Sandra Says: I read about Aveda products being derived from plants. Wanting to move away from toxic products, I excitedly bought shampoo and conditioner. The first ingredients sound great…then the list grows with increasingly complex multi-syllable chemical words that I find hard to believe are just plants! Technically I suppose everything on earth comes from ‘nature’ but I was expecting plant extracts ONLY not plant extracts and the same old chemicals. Whats up here? Is it marketing hype?
The Left Brain laments:
Sandra, I think you guessed it…Aveda is mostly marketing hype. Consider Aveda’s Color Conserve Shampoo
Their ingredient list (as taken from Drugstore.com)
Aqueous Purified Water Extracts: Camellia Sinensis Extract, Citrus Aurantium Amara Peel Extract (Bitter Orange), Astragalus Root (Membranaceus) Extract (Milk Vetch), Schizandra Chinensis Fruit Extract, Pinus Tabulaeformis Bark Extract (Pine), Vitis Vinifera Seed Extract (Grape), Sedum Rosea Root Extract, Rehmannia Chinensis Root Extract, Ammonium Lauryl Sulfate, Disodium Laureth Sulfosuccinate, Lauramidopropyl Betaine, Cinnamidopropyltrimonium Chloride, Quaternium 80, PEG 7 Dimethicone C8-C18 Ester, Babassuamidopropyl Betaine, Guar Hydroxypropyltrimonium Chloride, Amyl Salicylate, Amyl Cinnamate, Lycopene, Lecithin, Tetrahexyldecyl Ascorbate, Tocopherol, Sucrose Palmitate, Stearamidopropyl Dimethylamine, Glycol Stearate, Glycol Distearate, Polyglyceryl 10 Oleate, Polyquaternium 7, Fragrance, Cistus Ladaniferus Oil, Glycerin, Citric Acid, Disodium EDTA, Propylparaben, Methylparaben, Methylisothiazolinone, Methylchloroisothiazolinone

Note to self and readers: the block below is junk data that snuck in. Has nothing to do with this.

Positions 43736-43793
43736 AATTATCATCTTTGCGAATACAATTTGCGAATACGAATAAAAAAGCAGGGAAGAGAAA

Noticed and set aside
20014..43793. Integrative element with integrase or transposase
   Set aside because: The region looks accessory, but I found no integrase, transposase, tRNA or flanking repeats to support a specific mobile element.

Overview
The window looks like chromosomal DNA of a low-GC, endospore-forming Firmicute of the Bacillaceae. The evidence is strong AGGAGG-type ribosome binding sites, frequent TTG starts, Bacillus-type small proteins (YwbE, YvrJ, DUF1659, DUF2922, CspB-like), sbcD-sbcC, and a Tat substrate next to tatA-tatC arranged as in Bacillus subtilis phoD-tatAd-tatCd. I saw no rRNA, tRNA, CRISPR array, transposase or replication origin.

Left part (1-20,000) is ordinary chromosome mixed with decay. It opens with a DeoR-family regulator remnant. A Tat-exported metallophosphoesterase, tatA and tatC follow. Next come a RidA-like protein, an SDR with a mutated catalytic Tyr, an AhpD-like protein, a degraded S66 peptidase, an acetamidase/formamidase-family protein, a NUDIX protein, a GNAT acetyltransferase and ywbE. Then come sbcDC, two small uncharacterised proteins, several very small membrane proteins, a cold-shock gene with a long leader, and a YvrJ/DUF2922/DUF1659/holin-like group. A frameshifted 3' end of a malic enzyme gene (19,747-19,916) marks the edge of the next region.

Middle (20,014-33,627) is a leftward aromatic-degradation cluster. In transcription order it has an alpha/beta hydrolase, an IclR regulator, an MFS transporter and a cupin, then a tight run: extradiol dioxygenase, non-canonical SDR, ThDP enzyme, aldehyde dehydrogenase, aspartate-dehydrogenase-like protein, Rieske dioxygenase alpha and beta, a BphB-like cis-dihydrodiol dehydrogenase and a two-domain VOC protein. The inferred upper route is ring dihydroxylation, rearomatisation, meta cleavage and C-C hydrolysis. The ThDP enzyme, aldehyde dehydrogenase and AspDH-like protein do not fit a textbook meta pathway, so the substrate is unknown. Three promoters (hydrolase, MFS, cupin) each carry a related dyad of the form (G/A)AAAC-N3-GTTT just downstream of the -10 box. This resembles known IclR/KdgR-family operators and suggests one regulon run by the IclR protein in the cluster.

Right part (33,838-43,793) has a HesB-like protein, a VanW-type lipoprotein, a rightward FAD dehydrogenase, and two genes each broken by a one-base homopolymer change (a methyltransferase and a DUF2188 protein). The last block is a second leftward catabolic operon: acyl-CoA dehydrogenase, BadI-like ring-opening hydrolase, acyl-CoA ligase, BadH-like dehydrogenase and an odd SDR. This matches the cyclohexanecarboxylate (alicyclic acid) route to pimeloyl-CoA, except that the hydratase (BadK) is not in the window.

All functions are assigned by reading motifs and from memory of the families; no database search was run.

They actually aren’t following the naming conventions of the INCI Dictionary because the term “Purified Water Extracts” is not an official name. If you strip away from this list all the stuff that is just marketing fluff, you’re left with the following ingredients that actually make the product work.
Water, Ammonium Lauryl Sulfate, Disodium Laureth Sulfosuccinate, Lauramidopropyl Betaine, Cinnamidopropyltrimonium Chloride, Quaternium 80, PEG 7 Dimethicone C8-C18 Ester, Babassuamidopropyl Betaine, Guar Hydroxypropyltrimonium Chloride, Stearamidopropyl Dimethylamine, Glycol Stearate, Glycol Distearate, Polyglyceryl 10 Oleate, Polyquaternium 7, Fragrance, Glycerin, Citric Acid, Disodium EDTA, Propylparaben, Methylparaben, Methylisothiazolinone, Methylchloroisothiazolinone
You have the same kind of formulas you find in conventional shampoos.
That includes water, detergents (ALS, disodium laureth sulfosuccinate, lauramidopropyl betaine), conditioning ingredients (all the ones after betaine up to fragrance), fragrance, adjustment ingredients (to make manufacturing easier), and preservatives (parabens, isothiazolinones).
And you’ll find many of these ingredients in store brands like Pantene, Suave, Dove, Fructis, Tresemme, etc. There is nothing particularly natural about Aveda shampoos anyway. They do have a requirement that all the ingredients can be traced back to some plant but ultimately, this is a ruse.
The Beauty Brains bottom line:
Aveda produces good, high quality products, but they are no more natural or good for you than anything else you can buy. They have some environmental stances that are laudable which may help make you feel better about buying them. But these marketing shenanigans sure make me lose faith in them.